Democrats in the Maine Legislature pushed through a nearly $10 billion, two-year state budget that prevents any government shutdown, but angered Republicans and virtually assures partisan rancor moving forward.
House Speaker Rachel Talbot Ross admonished Republicans repeatedly not to impugn Democrats, who control both legislative chambers, during an emotional debate preceding the first budget vote Thursday evening. The Senate followed suit in approving the budget on party-line votes.
The strategy of adopting a basic budget on a simple majority vote early in the legislative session prevents Republicans from using the threat of a state government shutdown as an 11th-hour negotiating tactic.
Democrats said approval of a budget with no new programs preserves Republicans’ negotiating clout for additional spending proposals to be considered later in a supplemental budget. But that didn’t assuage the resentment of Republicans who were cut out of the process after negotiations broke down.
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Sen. Trey Stewart, the chamber’s Republican leader, said Democrats “simply aren’t interested in allowing the minority party to have any sort of meaningful seat at the negotiation table.”
“This is tyranny of the majority,” said GOP Rep. Laurel Libby of Auburn, one of more than a dozen House Republicans to stand to criticize the budget proposal on a variety of grounds Thursday evening.
The Democratic maneuver required lawmakers to adjourn to allow the budget to go into effect 90 days later, on July 1, without a two-thirds majority approval. Then lawmakers will reconvene to deal with hundreds of pending bills, as well as a supplemental budget with any new spending initiatives.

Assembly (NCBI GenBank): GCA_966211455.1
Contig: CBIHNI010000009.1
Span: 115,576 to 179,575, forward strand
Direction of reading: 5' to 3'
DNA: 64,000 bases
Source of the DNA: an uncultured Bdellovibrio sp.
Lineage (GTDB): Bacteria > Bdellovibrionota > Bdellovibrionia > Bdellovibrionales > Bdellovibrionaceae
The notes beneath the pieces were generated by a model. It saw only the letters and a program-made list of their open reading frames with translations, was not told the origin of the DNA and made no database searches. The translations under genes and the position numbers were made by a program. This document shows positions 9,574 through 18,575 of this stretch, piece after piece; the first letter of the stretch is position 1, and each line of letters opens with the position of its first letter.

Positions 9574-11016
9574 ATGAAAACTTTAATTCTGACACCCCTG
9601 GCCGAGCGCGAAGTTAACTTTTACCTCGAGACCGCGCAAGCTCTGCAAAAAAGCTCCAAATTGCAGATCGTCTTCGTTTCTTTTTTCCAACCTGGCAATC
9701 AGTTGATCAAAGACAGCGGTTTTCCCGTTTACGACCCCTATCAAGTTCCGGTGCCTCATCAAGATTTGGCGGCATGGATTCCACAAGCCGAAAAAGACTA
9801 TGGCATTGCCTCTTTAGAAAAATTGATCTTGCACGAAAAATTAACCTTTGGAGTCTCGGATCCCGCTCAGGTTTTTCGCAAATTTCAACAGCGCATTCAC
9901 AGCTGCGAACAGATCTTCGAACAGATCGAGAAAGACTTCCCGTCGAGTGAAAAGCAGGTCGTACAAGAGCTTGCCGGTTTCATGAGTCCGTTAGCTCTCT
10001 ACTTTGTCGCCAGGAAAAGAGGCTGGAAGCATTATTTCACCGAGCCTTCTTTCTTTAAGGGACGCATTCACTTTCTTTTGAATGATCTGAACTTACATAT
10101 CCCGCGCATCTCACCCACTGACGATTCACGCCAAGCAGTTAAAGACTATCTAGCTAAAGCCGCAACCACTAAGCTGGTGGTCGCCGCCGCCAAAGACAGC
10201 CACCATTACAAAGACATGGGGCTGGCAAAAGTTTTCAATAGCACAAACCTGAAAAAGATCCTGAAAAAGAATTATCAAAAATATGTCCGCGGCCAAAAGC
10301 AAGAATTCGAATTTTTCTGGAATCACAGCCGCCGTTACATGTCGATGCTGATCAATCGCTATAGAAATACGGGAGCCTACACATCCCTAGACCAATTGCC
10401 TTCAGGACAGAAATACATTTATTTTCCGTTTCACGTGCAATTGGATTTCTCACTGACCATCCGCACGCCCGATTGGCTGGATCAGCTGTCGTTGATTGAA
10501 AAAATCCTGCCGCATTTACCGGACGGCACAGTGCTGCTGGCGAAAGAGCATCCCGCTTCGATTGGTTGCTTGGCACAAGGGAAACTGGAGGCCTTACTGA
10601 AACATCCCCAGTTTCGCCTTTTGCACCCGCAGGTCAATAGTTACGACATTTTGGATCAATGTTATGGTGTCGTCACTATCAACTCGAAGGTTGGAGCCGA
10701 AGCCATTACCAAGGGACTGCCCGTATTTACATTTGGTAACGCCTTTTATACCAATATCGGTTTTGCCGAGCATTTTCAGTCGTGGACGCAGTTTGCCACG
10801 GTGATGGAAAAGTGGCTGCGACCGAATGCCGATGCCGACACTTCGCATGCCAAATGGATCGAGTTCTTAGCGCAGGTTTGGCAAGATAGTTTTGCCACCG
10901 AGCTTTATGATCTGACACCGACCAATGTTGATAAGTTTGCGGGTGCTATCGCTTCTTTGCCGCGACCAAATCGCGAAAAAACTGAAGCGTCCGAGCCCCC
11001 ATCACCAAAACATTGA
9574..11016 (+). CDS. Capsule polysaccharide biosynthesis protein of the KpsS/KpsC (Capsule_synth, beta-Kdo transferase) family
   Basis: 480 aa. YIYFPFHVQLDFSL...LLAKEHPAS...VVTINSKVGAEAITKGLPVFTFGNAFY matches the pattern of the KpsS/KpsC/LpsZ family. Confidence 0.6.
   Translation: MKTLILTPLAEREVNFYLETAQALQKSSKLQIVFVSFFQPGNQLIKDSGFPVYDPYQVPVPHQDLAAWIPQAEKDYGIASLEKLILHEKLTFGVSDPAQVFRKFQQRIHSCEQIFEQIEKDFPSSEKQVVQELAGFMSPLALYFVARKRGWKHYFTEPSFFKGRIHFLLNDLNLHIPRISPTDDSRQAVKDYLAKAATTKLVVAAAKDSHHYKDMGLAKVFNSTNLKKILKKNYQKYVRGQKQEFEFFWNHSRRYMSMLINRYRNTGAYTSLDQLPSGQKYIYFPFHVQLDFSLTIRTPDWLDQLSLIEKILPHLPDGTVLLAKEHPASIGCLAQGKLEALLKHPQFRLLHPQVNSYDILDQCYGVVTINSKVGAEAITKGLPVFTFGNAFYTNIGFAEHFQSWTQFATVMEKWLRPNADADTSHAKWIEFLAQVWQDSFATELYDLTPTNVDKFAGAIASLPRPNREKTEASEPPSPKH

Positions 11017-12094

The budget advanced by majority Democrats would continue to fund 55% of public education costs, universal free school meals and revenue sharing with municipalities, among other things. But it doesn’t include any new programs — not even programs supported by Democratic Gov. Janet Mills.
Republicans blasted Democrats for not considering their proposal to reduce income taxes on the state’s low- and moderate-income residents. Before the measure passed, the Legislature brushed aside GOP proposals to replace the word “Vacationland” with “Taxationland” on state license plates.
Democrats and their allies said the early vote ensures the government will continue operations and provides an opportunity for both parties to work on a supplemental budget to address extra proposals later.
Democratic Sen. Jill Duson of Portland said it makes sense to return to a two-part budget. “This approach ensures the state can prioritize ongoing commitments before taking on new initiatives,” she said.
The process mirrors 2021, when Democrats passed a majority budget over the objection of Republicans. A bipartisan revision was later adopted.
If lawmakers were to wait until later in the session to approve the budget, a two-thirds majority would be required for provisions to go into effect in time for the new fiscal year.
In 2017, House Republicans aligned with then-GOP Gov. Paul LePage torpedoed a compromise budget, forcing a partial shutdown of state government that lasted for several days. Frenzied negotiations led to new spending bill that cleared the two-thirds threshold.